Treatment of sexually transmitted infections (STIs) and behavioural interventions are the main methods to prevent HIV in developing countries. Anatoli Kamali from the Medical Research Council Programme on AIDS in Uganda and colleagues assessed the effect of behaviour change and STI management on the incidence of HIV-1 and other STIs in Uganda.
All adults living in 18 communities in rural Uganda were randomly allocated into three groups: the first group received behavioural interventions alone (promotion of safer sex behaviour); the second group received both behavioural and STI interventions; the third was a control group where individuals received routine government health services and community development activities.
Follow-up took place after three and a half to four years. Only condom use with last casual partner increased significantly more in the two intervention groups compared with the control group. Despite significant reductions in acute syphilis, gonorrhoea, and unprotected casual sex in the combined intervention group, there was no effect on HIV incidence attributable to either intervention. The investigators comment that more effective STI and behavioural interventions need to be developed for HIV control in mature epidemics in countries like Uganda.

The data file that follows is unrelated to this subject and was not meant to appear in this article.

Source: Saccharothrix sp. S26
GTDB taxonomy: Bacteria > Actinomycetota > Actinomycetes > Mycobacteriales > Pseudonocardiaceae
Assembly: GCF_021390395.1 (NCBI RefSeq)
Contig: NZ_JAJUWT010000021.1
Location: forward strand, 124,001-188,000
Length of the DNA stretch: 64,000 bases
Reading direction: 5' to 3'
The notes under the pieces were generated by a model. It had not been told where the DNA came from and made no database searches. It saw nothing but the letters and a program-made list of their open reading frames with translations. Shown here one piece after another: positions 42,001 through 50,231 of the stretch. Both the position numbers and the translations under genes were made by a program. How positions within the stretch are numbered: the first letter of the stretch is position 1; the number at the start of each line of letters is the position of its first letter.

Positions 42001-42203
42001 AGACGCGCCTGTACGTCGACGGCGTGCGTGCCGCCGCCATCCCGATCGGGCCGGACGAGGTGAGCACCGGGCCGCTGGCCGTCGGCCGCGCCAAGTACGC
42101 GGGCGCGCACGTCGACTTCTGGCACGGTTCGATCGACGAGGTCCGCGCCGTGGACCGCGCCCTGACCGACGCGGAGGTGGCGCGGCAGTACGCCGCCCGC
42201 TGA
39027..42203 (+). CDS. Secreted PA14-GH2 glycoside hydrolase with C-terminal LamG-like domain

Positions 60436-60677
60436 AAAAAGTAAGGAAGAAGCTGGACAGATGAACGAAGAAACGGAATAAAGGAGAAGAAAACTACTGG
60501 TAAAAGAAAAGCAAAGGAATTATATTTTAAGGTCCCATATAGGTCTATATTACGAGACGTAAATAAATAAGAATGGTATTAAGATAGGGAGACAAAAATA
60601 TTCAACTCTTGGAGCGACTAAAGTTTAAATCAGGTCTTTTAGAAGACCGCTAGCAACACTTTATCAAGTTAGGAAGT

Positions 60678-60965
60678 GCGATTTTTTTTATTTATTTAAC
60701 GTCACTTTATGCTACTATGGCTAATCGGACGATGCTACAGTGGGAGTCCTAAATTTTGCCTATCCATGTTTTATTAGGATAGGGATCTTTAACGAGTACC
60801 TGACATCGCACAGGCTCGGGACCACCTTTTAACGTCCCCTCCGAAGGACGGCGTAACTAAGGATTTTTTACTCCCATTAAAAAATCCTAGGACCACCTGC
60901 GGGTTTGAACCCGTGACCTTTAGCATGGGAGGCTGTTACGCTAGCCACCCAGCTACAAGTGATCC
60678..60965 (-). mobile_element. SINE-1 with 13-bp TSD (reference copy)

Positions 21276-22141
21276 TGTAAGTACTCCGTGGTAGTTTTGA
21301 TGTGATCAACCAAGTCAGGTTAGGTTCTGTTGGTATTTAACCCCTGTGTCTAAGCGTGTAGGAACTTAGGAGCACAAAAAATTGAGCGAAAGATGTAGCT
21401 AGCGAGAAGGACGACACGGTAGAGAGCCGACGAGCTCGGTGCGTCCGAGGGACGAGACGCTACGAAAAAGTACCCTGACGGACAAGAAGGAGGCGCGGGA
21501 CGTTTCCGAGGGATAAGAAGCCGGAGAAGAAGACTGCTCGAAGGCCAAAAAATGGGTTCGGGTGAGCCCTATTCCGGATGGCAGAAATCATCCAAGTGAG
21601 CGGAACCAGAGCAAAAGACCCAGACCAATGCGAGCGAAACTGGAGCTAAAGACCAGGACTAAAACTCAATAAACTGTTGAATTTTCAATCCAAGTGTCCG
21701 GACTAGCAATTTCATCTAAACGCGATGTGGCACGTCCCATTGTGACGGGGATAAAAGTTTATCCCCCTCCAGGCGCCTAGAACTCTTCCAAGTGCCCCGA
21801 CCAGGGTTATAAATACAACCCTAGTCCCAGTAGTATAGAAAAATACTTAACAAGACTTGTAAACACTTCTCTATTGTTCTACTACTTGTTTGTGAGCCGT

Judith Stephenson and Frances Cowan from the Royal Free and University College Medical School, London, UK, observe in an accompanying Commentary (p 633) that the timing of the study could partly explain the surprising results; the fact that the overall HIV incidence is falling in Uganda suggests that the study could have been underpowered to detect substantial differences in HIV incidence between the intervention and control groups. They conclude: "What does this tria
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